“Zagajewski’s poems pull us from whatever routine threatens to dull our senses, from whatever might lull us into mere existence.” —Philip Boehm, The New York Times Book Review“As the title suggests, Polish poet Adam Zagajewski’s new book Unseen Hand is a book of hidden things. By this we mean the poems move in and out of revealing and concealing, each poem an elegant exploration of history, both personal and global . . . Zagajewski’s poetry reflects on the unseen impressions we leave on each other and the physical world around us, the indirect intimacy of human interaction . . . Thoughtful and meditative . . . We as readers . . . experience the steady unveiling of the unseen and the unspoken through Zagajewski’s language.” —Kelly Forsythe, Newcity Lit “The poems of Unseen Hand, translated by the admirably consistent Clare Cavanagh, move through the various locales of Zagajewski’s life; from his Polish upbringing in Lvov and the provincial garrison town of Gliwice . . . to various stints in Krakow, Paris, and Chicago . . . Zagajewski is especially perceptive of the ways the past is channeled through the present — his ‘now’ tends to carry the authority of an ‘always’ . . . Zagajewski’s skill with subtle tensions doesn’t stifle his playful nature . . . As always with Zagajewski, we are ultimately responsible for the way we experience our own lives, how we value the inheritance of the past, and how open we are to those ‘moments without an hour.’” —Michael Brodeur, The Boston Globe“Adam Zagajewski’s radiant poetry is a gift. It offers a chance to ponder the vagaries of human experience in the company of a uniquely sensitive, patient, hospitable companion, who maintains a capacity for childlike wonder in concert with maturity. His work is also an example of what art can achieve now, in defiance of theorists who insist that poetry is no longer an authentic possibility, that we are trapped in our own small, stifling self.” —Ian Marcus Corbin, The Weekly Standard“Insightfully translated from the Polish by Clare Cavanagh, Zagajewski’s latest poems celebrate the twofold pleasures of recollection and meditation . . . Zagajewski is particularly interesting when he writes about his beloved cities: Lvov . . . whose inhabitants appears ghost-like in his dreams and on photographs, and Cracow, which he reproduces in all its old-fashioned splendor . . . Of particular note are the several poems that describe his lonely wanderings through Cracow’s Jewish corner. The setting is often nocturnal, the tone mournful . . . Zagajewski acknowledges that history takes its course regardless of any poet’s contribution.” —Piotr Gziazda, Times Literary Supplement
“Zagajewski has cultivated, through his travels, a supremely long-range view, as if the trials of the past might be understood in the present, if not explained or justified. Like the hymn the collection’s title perhaps alludes to, this is a poetry that journeys across a weary earth but aspires to quiet rapture. In the final poem, ‘Carts,’ even ‘carts full of hay’ feel shadowed by deportations. Transport is not always freeing. These carts ‘abandoned the town / in greatest quiet.’ There are ‘cautious glances’ and ‘archives’ in which ‘men calculate the losses.’ Yet there is also life’s undeniable pull.” —Joseph Campana, Houston Chronicle“Not so long ago we had two incredible voices—Neruda and Milosz. Now we have Adam Zagajewski, who also speaks passionately from both the historical and the personal perspective, in poems reduced to a clean, lyrical clarity. In one poet’s opinion (mine), he is now our greatest and truest representative, the most pertinent, impressive, meaningful poet of our time.” —Mary Oliver“Zagajewski . . . blends past and present, mundane and mysterious in all his word. His new collection has a conversational, unadorned style reminiscent of William Carlos Williams . . . The best poems establish a contradiction that is resolved at the end by paradox . . . melancholy yet hopeful.” —Diane Scharper, Library Journal “In his new book, Zagajewski stakes out, as firmly as ever, the position of poetry in a world where language's metaphysical registers have been largely usurped by the forces of political oppression . . . Yet these poems oppose grand pronouncements . . . we see Zagajewski's continual evolution toward elegy and memory, but the role of poetry is still both vital and deeply limited . . . these new poems, pitched at a register slightly lower than that of praise, offer a sort of quiet surprise—occasionally even delight—born out of wise and hard-earned skepticism.” —Publishers Weekly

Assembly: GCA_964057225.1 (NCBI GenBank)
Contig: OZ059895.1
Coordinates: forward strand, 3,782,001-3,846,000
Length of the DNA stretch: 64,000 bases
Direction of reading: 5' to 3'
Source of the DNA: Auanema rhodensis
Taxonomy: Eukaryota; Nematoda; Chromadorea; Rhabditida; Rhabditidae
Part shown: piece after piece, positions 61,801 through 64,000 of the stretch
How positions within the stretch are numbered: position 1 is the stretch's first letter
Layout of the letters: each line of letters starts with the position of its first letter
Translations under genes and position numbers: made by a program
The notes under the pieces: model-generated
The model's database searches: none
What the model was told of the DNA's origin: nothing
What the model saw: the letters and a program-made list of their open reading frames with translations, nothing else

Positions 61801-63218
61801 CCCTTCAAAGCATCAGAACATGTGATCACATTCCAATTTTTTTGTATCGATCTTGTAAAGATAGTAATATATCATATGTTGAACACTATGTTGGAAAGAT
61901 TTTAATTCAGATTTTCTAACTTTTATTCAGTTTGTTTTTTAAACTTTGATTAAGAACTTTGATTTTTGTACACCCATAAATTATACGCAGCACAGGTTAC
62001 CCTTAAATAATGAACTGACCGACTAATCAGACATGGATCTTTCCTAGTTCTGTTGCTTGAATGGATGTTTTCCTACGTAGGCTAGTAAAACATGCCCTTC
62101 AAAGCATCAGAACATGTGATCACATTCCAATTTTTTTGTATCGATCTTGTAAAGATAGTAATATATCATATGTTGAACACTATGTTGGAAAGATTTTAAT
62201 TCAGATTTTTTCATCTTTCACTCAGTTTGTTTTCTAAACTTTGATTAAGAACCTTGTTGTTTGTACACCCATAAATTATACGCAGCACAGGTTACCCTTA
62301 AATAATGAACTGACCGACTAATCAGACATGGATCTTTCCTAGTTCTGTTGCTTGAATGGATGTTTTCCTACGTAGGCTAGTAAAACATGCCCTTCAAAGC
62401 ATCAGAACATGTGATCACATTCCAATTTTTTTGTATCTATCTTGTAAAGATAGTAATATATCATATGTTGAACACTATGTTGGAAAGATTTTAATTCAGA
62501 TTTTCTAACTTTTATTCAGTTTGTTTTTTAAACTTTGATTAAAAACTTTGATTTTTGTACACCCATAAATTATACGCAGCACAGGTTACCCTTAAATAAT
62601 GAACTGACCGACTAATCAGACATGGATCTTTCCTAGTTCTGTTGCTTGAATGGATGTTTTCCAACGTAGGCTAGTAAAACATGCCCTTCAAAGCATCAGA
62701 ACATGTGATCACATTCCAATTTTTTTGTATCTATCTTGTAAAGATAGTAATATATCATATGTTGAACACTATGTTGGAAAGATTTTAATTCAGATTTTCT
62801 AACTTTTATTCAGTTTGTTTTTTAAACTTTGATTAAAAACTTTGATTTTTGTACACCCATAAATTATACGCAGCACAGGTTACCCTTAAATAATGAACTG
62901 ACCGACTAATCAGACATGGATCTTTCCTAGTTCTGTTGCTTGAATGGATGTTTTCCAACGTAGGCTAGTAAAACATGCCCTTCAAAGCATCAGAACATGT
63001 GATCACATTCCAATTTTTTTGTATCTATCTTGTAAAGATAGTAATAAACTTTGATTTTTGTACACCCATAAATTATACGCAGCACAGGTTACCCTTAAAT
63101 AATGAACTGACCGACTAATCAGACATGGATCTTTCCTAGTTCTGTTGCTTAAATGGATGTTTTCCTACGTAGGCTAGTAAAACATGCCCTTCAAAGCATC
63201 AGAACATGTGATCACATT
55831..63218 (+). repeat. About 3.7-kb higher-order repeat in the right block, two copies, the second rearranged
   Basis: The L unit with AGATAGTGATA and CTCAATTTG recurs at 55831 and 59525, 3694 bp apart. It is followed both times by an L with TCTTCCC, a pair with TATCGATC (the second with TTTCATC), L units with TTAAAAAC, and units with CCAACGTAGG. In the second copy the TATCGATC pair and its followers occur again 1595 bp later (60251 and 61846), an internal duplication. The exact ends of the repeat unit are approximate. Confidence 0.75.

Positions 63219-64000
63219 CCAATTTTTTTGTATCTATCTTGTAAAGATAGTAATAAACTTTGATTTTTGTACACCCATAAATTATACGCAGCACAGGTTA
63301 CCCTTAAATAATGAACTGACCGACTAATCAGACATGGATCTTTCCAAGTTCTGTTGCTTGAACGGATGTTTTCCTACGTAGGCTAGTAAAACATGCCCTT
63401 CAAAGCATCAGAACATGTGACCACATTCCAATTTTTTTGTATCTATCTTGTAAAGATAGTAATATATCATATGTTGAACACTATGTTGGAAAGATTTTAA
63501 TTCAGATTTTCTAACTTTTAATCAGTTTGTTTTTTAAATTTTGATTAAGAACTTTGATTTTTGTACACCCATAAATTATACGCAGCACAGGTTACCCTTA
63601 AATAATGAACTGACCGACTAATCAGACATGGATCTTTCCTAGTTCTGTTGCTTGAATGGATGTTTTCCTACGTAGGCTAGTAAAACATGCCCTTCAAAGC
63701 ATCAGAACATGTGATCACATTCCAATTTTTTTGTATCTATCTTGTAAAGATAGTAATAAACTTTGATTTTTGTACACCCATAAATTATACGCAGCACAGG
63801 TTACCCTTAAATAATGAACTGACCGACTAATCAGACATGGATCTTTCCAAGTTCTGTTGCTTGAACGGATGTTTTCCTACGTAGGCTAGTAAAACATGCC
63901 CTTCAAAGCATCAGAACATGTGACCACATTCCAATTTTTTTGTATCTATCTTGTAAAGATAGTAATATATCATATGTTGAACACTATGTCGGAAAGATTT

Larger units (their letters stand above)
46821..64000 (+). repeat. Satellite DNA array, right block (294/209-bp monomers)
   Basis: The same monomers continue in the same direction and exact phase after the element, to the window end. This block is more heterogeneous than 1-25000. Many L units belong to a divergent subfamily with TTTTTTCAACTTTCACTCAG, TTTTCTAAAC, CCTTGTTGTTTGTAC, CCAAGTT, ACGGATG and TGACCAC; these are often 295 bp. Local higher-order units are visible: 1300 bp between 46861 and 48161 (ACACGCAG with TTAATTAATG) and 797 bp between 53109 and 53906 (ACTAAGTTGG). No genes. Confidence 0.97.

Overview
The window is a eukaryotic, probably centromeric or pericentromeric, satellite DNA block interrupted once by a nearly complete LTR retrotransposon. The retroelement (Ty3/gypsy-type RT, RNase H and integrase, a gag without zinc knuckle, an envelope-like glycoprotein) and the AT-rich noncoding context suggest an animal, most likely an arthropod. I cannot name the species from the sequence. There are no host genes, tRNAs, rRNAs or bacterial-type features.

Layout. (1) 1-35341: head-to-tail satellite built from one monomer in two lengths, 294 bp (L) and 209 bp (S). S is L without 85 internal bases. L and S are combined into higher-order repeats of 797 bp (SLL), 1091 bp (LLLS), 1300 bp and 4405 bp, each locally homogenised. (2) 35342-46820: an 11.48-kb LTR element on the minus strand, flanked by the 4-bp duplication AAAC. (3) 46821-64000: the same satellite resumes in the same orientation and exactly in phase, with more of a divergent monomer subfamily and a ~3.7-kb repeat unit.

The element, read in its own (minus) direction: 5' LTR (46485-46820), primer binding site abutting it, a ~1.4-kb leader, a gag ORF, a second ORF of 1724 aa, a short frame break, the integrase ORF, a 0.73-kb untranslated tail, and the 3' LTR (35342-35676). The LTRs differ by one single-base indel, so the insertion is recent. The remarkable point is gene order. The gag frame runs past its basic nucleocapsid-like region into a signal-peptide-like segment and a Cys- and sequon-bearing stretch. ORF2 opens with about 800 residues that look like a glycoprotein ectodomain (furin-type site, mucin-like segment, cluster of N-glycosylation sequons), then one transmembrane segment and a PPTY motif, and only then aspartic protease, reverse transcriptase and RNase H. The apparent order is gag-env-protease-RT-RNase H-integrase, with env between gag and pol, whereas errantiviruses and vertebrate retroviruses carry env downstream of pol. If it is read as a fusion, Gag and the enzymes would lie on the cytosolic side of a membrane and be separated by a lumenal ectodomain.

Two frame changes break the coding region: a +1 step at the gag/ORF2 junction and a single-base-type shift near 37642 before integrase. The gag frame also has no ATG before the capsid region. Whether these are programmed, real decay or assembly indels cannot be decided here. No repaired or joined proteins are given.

Adam Zagajewski was born in Lvov in 1945. His previous books include Tremor; Canvas; Mysticism for Beginners; Without End; Solidarity, Solitude; Two Cities; Another Beauty; A Defense of Ardor; and Eternal Enemies—all published by FSG. He lives in Chicago and Kraków.Clare Cavanagh is a professor of Slavic languages at the University of Wisconsin at Madison, and has also translated the poetry of Wyslawa Szymborska.